ww2dbaseVorse and Ticonderoga continued their missions in support of the Philippine operations for the next several weeks. All of the Air Groups aboard the many carriers then with the fleet were tasked with suppressing the Japanese aerial attacks on the landing beaches and the fleet. They attempted this by attacking their bases of operation, the Japanese airfields on Luzon and Formosa (Taiwan). These strikes continued into Jan 1945.

ww2dbaseOn 10 Jan 1945, the carrier task force made an unusual course change and entered the South China Sea, the first time in the war that an American force of this magnitude sailed west of the Philippines. Also on this date, Ticonderoga's fighting squadron was split in two; half of Fighting 80 was split off to form Fighting-Bombing 80 (VBF-80) and thus the Air Group went from three squadrons to four. These were largely administrative differences that mildly affected Vorse's paperwork as Air Group Commander but actually mattered little to the tasks at hand. The fleet had entered the South China Sea in an attempt to interdict the vital Japanese supply lines stretching 3,000 miles from Singapore to Japan. Secrecy was paramount for the first two days as the force crossed the South China Sea but then on 12 Jan 1945, the US Navy sprung their trap. In a running attack along 450 miles of coastline in French Indo-China (Vietnam), 46 Japanese ships totaling 150,000 tons were sunk. Ticonderoga airmen alone claimed credit for a third of that tonnage. Vorse himself flew several of these sorties and acted as overall strike coordinator for some of them.

ww2dbaseAs the fleet withdrew back toward the Philippine Sea, strikes were organized against other targets. On 15 Jan 1945, Ticonderoga planes launched two bombing strikes against shipping in the harbors of Takao-Toshien (Kaohsiung) on Formosa (Taiwan). Vorse led the second strike consisting of eight Hellcat fighters and 13 Helldiver dive bombers. The flight fought bad weather and strong headwinds all 135 miles to the target. On arrival, the overcast ceiling was so low that the planes had no alternative but to fly directly into the face of well-organized anti-aircraft fire. The Japanese destroyer Hatakaze was seen steaming north near the coast and Vorse led his eight fighters in a masthead attack. Hatakaze took evasive action but Vorse was able to place a 1,000-pound bomb against the destroyer's side right at the waterline. The ship fought back with accurate anti-aircraft fire that blew off the outboard third of Vorse's starboard wing. As Vorse fought to keep his airplane under control, the remaining fighters made their attacks with similar results. Just as Vorse regained level flight at a mere 200 feet above the water, the Hatakaze exploded in a great sheet of flame and sank immediately. Vorse, accompanied by his wingman struggled with his plane as the two of them made their way back toward their launch point. Vorse was only able to maintain level flight at relatively high speed while holding the stick hard left with both hands. Unable to land aboard a carrier or climb high enough to bail out, Vorse had only one option available to him, a high-speed water landing. This was a maneuver that killed one his pilots a week earlier but Vorse was left with no choice. When Vorse got within sight of the destroyer screen, he made his landing at 160 knots into a 30-knot headwind. As he got out of the cockpit to deploy his life raft, he received a small cut on his knee, the only injury he sustained all day. After spending 25 minutes in his raft, Vorse was picked up by the destroyer USS Caperton. For his leadership, marksmanship, and airmanship this day, Vorse was awarded the Navy Cross.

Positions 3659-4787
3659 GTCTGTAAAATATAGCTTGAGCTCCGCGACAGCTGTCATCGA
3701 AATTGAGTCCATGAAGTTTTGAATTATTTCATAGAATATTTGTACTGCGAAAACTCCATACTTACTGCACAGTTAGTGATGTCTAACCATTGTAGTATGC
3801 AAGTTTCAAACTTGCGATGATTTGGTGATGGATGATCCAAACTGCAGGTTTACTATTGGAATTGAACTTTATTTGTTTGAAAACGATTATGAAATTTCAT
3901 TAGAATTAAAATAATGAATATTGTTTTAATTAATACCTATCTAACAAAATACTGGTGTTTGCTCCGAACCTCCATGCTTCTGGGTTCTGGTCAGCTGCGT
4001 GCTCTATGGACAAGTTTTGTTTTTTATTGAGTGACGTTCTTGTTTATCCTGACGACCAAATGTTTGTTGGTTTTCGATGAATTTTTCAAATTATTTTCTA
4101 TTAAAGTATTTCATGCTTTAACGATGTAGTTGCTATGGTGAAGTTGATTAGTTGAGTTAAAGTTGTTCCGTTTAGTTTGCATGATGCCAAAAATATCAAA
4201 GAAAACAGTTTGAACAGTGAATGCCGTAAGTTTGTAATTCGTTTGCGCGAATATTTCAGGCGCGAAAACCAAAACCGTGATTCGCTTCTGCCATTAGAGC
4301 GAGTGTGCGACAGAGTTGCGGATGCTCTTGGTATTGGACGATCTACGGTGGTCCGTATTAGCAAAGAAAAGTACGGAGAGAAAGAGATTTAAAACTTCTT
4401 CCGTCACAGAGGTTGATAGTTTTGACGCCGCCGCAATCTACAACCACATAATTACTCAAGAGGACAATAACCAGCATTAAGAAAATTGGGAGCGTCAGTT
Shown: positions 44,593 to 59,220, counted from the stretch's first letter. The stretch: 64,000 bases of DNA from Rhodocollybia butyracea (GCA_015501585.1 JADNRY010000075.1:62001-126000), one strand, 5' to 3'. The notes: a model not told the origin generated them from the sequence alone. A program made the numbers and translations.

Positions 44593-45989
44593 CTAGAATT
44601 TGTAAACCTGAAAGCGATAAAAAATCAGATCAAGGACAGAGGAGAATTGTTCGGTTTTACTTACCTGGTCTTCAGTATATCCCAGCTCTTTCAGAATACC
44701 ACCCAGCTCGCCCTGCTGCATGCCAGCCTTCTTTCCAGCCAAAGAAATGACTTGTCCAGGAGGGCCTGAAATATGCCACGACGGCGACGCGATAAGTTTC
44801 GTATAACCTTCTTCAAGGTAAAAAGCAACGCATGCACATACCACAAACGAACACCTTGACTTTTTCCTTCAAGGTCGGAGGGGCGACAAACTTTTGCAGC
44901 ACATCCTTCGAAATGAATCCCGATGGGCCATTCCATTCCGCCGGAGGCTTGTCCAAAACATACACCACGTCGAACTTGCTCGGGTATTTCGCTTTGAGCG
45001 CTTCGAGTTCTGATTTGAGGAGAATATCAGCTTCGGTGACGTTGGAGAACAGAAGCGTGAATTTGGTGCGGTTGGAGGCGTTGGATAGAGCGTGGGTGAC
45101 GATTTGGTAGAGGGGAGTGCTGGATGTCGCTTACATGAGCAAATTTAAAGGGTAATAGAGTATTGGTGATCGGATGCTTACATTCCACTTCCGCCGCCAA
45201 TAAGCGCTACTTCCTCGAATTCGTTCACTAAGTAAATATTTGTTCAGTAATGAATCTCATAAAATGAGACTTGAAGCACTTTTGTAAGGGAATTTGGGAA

ww2dbaseLess than a week later, on 21 Jan 1945 while Vorse was leading a strike against airfields in northern Taiwan, Ticonderoga was struck by two special attack aircraft within an hour. The fires and structural damage were enough to force the ship out of action for shipyard repairs. Ticonderoga's sister-ship Hancock was seeing her air group rotate home so Vorse and Air Group 80 was able to take their place.

ww2dbaseHancock then sailed with the carrier task force in support of the Iwo Jima landings. As they had in the Philippines, the strategy was to attack the Japanese airfields that would be supporting the Japanese efforts on Iwo Jima. In this case, however, those airfields were on the Japanese home islands. And so it was, that on 16 Feb 1945, Albert Vorse and Air Group 80 took part in the first carrier-borne air attack on Japan since the Doolittle Raid three years before. Vorse did not bear this honor alone, to be sure, since by this point in the war the US fleet had twenty-two carrier air groups off the coast of Japan and they all took part in this bit of history. Vorse and his airmen found another way to leave their mark on that day, however, because as the Japanese fighters flew up to meet the approaching threat, Air Group 80 was officially credited with shooting down 71 enemy aircraft in a that single day. This is a single-day record for one Air Group that stands to this day. Vorse recorded four of those kills plus two on the ground. For his skill and leadership that day, Vorse was awarded the Silver Star.

ww2dbaseBad weather chased the task force away from Japan after two days of strikes. The fleet airmen shifted to flying close air support for the Marines fighting on Iwo Jima. As weather permitted, Vorse led raids on the other Bonin islands as well as returning to Japan and Amami Oshima in the Ryukyu Islands. Air Group 80's time aboard Hancock lasted only for the month of Feb 1945 but they were able to launch 512 aircraft sorties during that time.